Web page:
The land management of Penglipuran Village is strongly influenced by Tri Mandala. According to Tri Mandala's concept, the land is divided into 3 zones according to the value of their purity. The zone will then be placed according to the spiritual orientation called "Kaja-Kelod". Things that are considered the most sacred will be placed towards Mount Agung (the most sacred place in Bali) and the opposite of the most sacred things will be placed towards the sea.[1][2]

  1. Utama Mandala is at the northernmost side of the village, therefore this zone is consider as the most sacred place. It contains places called “Pura” or temples to worship of gods. Pura Puseh Desa is used to worship the god Brahma (creator god) and Pura Bale Agung is used to worship the God Wisnu (God of Preservation)
  2. Madya mandala is a zone for humans. Here the people of Penglipuran Village will live with their families in a building unit called the "Pekarangan"
  3. Nista mandala is in the southernmost side of the village and is an impure zone. Therefore, it contains the village grave and Pura Dalem or a place to worship God Shiva (God of Destroyer)[1][2]

The number of yards in this village is 77 with 1 "karang memadu" (a special “pekarangan” for family who do polygamy) and 76 "karang kerti". Karang Kerti means a place to serve God by having a good married life.[2]

Like village land management, the Pekarangan unit also follows the Tri Mandala concept. “Utama Mandala” in one's pekarangan will contain a family temple to worship their god and ancestors. “Madya mandala”will consist of a kitchen, a bedroom, etc. where daily activities take place. Finally, Nista Mandala is usually used to dry clothes and store livestock.[1]

One of the main components of almost entire building in desa Penglipuran is bamboo. They use 4-5 layers of bamboo that are linked to each other to build roofs and weave bamboo to make room dividing walls. But lately they has begun to use modern construction because of the large amount of bamboo cut. One Pekarangan unit can be entered through two sides with the main door shaped like a gate and called "angkul-angkul". One of the other important buildings in this village is Bale Banjar. This building does not have walls and is shared by residents for mass Ngaben ceremonies or community meetings.[4]

Awig-Awig[edit]

To achieve mutual harmony in the community, residents of the Penglipuran Village have 2 types of laws that they obey and follow, named Awig (written rules) and Drestha (unwritten customs).[4]

Monogamy[edit]

For the people of Penglipuran Village, polygamy or having more than one wife is prohibited and considered taboo. If a person has more than one wife, he and his wives must move from Karang Kerti to Karang Memandu (outer part of the village). His rights and obligation as part of Penglipuran Village society is also revoked. After the person has moved, the villagers will build a house for them to live on but they will not be able to pass through public roads or enter the temple nor attend the traditional activities.[1]

Worship at Given Temple[edit]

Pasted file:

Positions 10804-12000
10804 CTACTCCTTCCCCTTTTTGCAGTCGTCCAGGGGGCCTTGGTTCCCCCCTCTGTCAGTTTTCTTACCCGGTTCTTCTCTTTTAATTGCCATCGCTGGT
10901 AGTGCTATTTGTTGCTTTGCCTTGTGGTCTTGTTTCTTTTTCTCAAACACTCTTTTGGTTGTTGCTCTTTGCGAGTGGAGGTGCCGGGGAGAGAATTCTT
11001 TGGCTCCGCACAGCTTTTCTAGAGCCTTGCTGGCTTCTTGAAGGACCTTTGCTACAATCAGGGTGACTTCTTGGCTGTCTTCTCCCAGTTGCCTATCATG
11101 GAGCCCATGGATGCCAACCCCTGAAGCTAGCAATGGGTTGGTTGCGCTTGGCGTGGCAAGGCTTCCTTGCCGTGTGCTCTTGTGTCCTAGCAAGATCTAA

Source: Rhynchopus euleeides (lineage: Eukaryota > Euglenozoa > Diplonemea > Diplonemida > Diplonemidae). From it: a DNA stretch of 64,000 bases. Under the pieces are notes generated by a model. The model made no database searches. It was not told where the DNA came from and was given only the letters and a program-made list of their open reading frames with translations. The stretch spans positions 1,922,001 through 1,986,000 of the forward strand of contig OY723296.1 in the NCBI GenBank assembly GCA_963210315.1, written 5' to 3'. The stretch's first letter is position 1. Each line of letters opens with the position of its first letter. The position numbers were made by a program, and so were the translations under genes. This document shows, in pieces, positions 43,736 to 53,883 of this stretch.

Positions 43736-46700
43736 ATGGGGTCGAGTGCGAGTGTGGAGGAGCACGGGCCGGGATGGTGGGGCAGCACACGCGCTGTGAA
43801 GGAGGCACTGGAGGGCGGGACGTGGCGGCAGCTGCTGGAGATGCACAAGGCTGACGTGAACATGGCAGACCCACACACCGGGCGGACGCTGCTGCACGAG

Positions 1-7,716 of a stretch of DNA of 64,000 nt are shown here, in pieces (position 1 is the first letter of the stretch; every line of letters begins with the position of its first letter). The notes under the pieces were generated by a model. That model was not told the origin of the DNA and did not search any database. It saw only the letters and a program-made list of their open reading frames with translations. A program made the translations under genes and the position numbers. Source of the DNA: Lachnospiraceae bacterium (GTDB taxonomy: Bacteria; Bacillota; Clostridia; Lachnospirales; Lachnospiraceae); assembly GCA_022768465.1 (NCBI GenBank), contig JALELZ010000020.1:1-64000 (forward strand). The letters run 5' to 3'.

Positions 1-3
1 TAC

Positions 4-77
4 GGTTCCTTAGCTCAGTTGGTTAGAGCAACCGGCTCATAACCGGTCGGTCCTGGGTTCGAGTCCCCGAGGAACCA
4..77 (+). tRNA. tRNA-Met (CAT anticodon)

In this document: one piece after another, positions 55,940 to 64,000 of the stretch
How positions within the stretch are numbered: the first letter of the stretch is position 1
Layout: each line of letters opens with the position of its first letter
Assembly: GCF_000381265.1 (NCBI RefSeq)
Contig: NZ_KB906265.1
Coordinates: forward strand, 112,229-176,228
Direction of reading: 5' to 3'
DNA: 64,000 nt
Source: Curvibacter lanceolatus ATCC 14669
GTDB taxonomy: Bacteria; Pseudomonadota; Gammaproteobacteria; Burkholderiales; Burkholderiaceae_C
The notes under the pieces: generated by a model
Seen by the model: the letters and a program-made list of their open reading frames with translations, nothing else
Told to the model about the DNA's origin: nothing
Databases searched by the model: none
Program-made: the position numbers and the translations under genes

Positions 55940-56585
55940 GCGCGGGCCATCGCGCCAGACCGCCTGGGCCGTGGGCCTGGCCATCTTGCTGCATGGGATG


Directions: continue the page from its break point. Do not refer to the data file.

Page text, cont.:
Not all temple can be visited by everyone to worship except the main temple which is Pura Besakih. Therefore, Hindus of Bali have temple that they worship and go to. These temples are distinguished by their respective families, including the Penglipuran Traditional Village.[1]

Temple in Penglipuran Village

Obligations to the main temple - Gebog Doma (Inter Regional)[edit]

Because the people of Penglipuran Village are immigrants that has just come to a new area, so they have to worship the nearest temple of their area, Kehen Temple, which is the largest temple in the Bangli Region.[1]

Obligations to Kahyangan Tiga (Inter-Village)[edit]

The most important obligation for Balinese people is to worship "Kahyangan-Tiga" located in their respective villages. In the Village of Penglipuran the obligation is divided into:

  1. Penataran Temple - Temples to worship deity Brahma as the creator of the entire universe. The temple is located in the center of village, next to Puseh Temple.
  2. Puseh Temple - Temple to worship deity Vishnu as a support for all of life. This temple is located in the most sacred place in the Penglipuran Village, and is the first temple built in this village
  3. Dalem Temple - Temple to worship deity Shiva as a god of fusion. Therefore, this temple is located at the bottom of the village, leading to the sea. The villagers believe that it will help the souls of deceased people to return to their place

Every 210 days based on the Balinese calendar, there is a Galungan celebration organized by Kahyangan-Tiga members. Every citizen must prepare an offerings, food, and things needed for the celebration.[1]

Obligations in the Family Temple[edit]

In each family home yard there is a Sanggah or a small temple intended for the ancestors of the family.[1]

Village Governance System[edit]

The Penglipuran Customary Village Government System was compiled in an Indigenous Leadership Institution called Prajuru Desa Adat Penglipuran. This institution consists of two parts, named Kanca Roras and Bendesa or Kelihan Adat.[2]